IPPNW is particularly well endowed to serve as the mediating point between the various prospective members of the coalition. Doctors have considerable credibility and prestige. For any physician, the notion of global security based on nuclear weapons is an absurdity: the stockpiling of weapons of mass destruction is unacceptable. If used, such weapons will release lethal dosages of radiation. Hundreds of thousands will die on the spot and countless others will suffer the effects of radiation poisoning. The contamination of the planet will continue for millennia, with concomitant consequences for human health and all life on earth. The only approach is prevention, one of the key goals of medicine. Disarmament is the only secure form of such prevention. IPPNW, as one of the recipients of the Nobel Peace Prize, has the aura of authenticity in the disarmament sector. This makes it an ideal host for a convention with the purposes discussed above.



Main Topics



Other topics



Target Audience


The congress is intended primarily for doctors, health professionals and medical students but open to all interested persons. Some 400 to 600 doctors from all over the world are expected to attend, along with as many as 200 medical students. Public events are aimed at encouraging interest in the rest of the population.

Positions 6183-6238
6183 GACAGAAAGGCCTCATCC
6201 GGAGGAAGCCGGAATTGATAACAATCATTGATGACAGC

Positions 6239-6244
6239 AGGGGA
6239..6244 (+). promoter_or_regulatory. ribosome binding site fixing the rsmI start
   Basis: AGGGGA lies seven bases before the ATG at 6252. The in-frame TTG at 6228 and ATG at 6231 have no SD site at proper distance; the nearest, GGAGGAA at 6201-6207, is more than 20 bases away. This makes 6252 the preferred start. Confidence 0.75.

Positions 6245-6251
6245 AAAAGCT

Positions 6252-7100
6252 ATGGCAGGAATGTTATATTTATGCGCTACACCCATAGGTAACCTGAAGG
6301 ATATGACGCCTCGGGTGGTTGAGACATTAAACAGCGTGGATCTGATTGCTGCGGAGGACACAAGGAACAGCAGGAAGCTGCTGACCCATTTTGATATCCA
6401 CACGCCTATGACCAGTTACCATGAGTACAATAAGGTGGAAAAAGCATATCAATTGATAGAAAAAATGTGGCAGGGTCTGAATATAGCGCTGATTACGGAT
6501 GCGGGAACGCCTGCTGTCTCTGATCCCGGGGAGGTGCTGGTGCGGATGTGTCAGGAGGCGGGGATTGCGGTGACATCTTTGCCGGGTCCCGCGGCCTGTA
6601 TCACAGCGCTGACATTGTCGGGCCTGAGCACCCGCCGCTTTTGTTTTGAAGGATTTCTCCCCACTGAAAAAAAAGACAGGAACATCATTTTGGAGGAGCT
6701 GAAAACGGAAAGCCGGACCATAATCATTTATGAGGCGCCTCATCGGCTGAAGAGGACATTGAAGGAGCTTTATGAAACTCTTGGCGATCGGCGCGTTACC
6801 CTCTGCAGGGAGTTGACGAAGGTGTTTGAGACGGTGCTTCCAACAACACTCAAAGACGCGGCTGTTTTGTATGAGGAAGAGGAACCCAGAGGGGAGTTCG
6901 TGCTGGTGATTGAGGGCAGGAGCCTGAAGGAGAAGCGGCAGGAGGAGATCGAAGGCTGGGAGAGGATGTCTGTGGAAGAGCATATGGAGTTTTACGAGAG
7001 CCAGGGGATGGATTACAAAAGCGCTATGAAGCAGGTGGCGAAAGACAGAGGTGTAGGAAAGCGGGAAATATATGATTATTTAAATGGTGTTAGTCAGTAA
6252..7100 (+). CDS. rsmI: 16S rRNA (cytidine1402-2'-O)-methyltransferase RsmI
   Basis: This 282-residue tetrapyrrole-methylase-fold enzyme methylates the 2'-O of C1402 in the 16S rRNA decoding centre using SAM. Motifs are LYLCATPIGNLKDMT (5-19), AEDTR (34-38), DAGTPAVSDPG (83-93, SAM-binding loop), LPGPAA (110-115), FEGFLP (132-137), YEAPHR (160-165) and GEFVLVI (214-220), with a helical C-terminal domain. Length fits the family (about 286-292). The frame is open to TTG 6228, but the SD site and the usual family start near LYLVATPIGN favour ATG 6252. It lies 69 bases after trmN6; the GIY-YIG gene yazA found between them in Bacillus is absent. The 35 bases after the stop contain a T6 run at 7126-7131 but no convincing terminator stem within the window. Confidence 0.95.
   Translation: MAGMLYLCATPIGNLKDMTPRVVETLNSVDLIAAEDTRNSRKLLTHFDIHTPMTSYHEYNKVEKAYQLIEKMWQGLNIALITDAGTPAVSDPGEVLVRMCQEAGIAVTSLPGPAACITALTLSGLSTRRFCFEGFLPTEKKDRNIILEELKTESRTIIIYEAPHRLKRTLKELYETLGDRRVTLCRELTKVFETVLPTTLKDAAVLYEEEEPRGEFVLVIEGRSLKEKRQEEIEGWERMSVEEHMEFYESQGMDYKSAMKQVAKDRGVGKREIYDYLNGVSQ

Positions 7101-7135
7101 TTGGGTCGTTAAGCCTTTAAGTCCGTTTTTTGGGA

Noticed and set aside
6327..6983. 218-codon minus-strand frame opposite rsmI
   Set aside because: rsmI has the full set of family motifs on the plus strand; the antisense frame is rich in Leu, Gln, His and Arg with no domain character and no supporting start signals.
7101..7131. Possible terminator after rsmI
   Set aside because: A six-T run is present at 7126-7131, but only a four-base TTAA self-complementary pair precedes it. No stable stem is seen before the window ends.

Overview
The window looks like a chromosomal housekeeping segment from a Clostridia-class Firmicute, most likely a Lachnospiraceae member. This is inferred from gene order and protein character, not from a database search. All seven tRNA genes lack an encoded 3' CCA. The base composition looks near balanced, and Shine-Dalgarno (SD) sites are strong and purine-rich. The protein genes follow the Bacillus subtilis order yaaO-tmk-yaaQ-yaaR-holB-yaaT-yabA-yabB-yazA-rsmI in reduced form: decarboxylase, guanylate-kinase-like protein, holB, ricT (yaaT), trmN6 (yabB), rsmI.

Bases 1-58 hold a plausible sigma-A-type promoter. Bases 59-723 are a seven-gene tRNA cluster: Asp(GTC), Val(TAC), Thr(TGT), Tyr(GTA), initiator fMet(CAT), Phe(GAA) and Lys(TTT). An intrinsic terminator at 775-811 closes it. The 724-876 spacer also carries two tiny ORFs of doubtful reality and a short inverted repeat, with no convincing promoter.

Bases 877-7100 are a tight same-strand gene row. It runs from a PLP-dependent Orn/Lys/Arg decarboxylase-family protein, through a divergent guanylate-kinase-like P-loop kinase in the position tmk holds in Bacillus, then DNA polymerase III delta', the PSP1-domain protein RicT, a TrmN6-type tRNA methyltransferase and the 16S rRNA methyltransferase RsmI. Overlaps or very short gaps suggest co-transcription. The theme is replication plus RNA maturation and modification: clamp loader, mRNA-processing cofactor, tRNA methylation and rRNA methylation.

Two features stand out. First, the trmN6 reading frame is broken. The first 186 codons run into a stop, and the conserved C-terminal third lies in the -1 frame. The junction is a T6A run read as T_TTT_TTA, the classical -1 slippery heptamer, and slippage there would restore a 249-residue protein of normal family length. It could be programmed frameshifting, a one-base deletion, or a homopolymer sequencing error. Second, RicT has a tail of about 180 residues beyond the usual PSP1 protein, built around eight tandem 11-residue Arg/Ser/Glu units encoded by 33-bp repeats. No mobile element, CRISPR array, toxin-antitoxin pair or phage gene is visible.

IPPNW Switzerland Office

Claudia Bürgler

Klosterberg 23

CH-4051 Basel

Tel.: +41 (0)61 271 50 25

E-mail: sekretariat(at)ippnw.ch

Internet: www.ippnw2010.org


Professor Dr. med. Andreas Nidecker, MD

Head organization committee 2010 IPPNW World Congress

Tel.: +41 (0)61 683 11 60 (evenings)

E-mail: andreas.nidecker(at)ippnw.ch

For Details please review our Website, www.ippnw 2010.org which will be continuously updated




Scientific Programme

See tentative Programm


The greatest terrorism today is the possession of genocidal nuclear arsenals - you and only you can put a stop to such a moral obscenity! B. Lown, August 2009




Other important Downloads



Go back to the regular design...